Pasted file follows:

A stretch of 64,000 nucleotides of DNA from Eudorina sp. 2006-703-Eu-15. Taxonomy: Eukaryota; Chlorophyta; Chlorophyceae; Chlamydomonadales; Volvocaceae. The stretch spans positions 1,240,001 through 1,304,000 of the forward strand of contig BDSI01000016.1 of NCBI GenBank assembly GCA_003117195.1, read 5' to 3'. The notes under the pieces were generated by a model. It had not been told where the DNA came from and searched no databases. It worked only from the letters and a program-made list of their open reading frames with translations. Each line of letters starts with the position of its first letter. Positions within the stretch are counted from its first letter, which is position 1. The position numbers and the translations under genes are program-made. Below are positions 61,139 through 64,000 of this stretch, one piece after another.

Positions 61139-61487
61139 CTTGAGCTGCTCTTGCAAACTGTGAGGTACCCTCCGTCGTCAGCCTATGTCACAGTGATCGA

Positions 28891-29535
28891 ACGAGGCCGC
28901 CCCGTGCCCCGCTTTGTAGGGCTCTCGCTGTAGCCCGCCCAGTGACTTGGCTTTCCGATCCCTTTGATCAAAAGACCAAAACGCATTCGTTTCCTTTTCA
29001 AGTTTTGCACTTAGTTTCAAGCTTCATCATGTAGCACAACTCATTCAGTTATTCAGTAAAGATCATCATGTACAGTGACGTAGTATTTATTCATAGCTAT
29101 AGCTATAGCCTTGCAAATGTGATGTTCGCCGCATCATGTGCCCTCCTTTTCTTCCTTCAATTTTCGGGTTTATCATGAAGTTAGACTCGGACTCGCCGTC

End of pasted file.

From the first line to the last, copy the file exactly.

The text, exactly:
A stretch of 64,000 nucleotides of DNA from Eudorina sp. 2006-703-Eu-15. Taxonomy: Eukaryota; Chlorophyta; Chlorophyceae; Chlamydomonadales; Volvocaceae. The stretch spans positions 1,240,001 through 1,304,000 of the forward strand of contig BDSI01000016.1 of NCBI GenBank assembly GCA_003117195.1, read 5' to 3'. The notes under the pieces were generated by a model. It had not been told where the DNA came from and searched no databases. It worked only from the letters and a program-made list of their open reading frames with translations. Each line of letters starts with the position of its first letter. Positions within the stretch are counted from its first letter, which is position 1. The position numbers and the translations under genes are program-made. Below are positions 61,139 through 64,000 of this stretch, one piece after another.

Positions 61139-61487
61139 CTTGAGCTGCTCTTGCAAACTGTGAGGTACCCTCCGTCGTCAGCCTATGTCACAGTGATCGA

Positions 28891-29535
28891 ACGAGGCCGC
28901 CCCGTGCCCCGCTTTGTAGGGCTCTCGCTGTAGCCCGCCCAGTGACTTGGCTTTCCGATCCCTTTGATCAAAAGACCAAAACGCATTCGTTTCCTTTTCA
29001 AGTTTTGCACTTAGTTTCAAGCTTCATCATGTAGCACAACTCATTCAGTTATTCAGTAAAGATCATCATGTACAGTGACGTAGTATTTATTCATAGCTAT
29101 AGCTATAGCCTTGCAAATGTGATGTTCGCCGCATCATGTGCCCTCCTTTTCTTCCTTCAATTTTCGGGTTTATCATGAAGTTAGACTCGGACTCGCCGTC